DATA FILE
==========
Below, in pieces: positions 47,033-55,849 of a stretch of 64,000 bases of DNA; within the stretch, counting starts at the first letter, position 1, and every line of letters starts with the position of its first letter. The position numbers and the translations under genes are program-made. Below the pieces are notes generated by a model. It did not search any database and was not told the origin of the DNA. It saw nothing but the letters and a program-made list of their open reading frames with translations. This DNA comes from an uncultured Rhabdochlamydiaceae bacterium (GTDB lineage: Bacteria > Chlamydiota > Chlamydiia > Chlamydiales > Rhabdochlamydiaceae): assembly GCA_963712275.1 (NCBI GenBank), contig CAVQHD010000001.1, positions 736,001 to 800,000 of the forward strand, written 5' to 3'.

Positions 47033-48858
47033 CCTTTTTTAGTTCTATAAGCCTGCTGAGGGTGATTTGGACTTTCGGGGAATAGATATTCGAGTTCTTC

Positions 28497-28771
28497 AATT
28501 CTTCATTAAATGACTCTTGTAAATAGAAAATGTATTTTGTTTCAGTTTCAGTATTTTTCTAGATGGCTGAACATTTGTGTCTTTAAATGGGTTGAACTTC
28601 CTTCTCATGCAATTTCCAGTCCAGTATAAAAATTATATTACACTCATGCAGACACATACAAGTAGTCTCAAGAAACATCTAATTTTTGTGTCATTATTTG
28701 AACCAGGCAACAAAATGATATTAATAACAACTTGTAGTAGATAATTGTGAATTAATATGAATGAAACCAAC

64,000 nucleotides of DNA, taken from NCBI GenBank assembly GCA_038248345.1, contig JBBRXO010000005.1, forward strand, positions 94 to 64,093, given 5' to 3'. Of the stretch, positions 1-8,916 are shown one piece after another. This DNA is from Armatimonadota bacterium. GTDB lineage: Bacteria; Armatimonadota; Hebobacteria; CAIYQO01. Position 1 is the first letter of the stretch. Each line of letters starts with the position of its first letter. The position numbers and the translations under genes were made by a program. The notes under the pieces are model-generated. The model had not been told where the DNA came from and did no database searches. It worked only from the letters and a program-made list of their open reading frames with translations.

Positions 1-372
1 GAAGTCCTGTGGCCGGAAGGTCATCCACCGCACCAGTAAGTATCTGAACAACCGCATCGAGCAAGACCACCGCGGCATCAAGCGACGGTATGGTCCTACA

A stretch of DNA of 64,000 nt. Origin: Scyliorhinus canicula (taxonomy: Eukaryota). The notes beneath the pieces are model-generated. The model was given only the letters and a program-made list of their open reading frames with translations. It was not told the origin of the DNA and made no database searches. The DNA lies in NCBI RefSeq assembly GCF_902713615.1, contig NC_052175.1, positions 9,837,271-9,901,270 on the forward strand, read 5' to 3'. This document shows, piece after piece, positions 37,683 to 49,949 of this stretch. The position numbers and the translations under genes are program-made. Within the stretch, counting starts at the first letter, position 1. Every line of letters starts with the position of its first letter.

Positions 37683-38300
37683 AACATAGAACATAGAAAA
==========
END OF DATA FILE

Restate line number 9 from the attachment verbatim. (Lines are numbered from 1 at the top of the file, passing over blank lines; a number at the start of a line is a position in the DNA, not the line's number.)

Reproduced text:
64,000 nucleotides of DNA, taken from NCBI GenBank assembly GCA_038248345.1, contig JBBRXO010000005.1, forward strand, positions 94 to 64,093, given 5' to 3'. Of the stretch, positions 1-8,916 are shown one piece after another. This DNA is from Armatimonadota bacterium. GTDB lineage: Bacteria; Armatimonadota; Hebobacteria; CAIYQO01. Position 1 is the first letter of the stretch. Each line of letters starts with the position of its first letter. The position numbers and the translations under genes were made by a program. The notes under the pieces are model-generated. The model had not been told where the DNA came from and did no database searches. It worked only from the letters and a program-made list of their open reading frames with translations.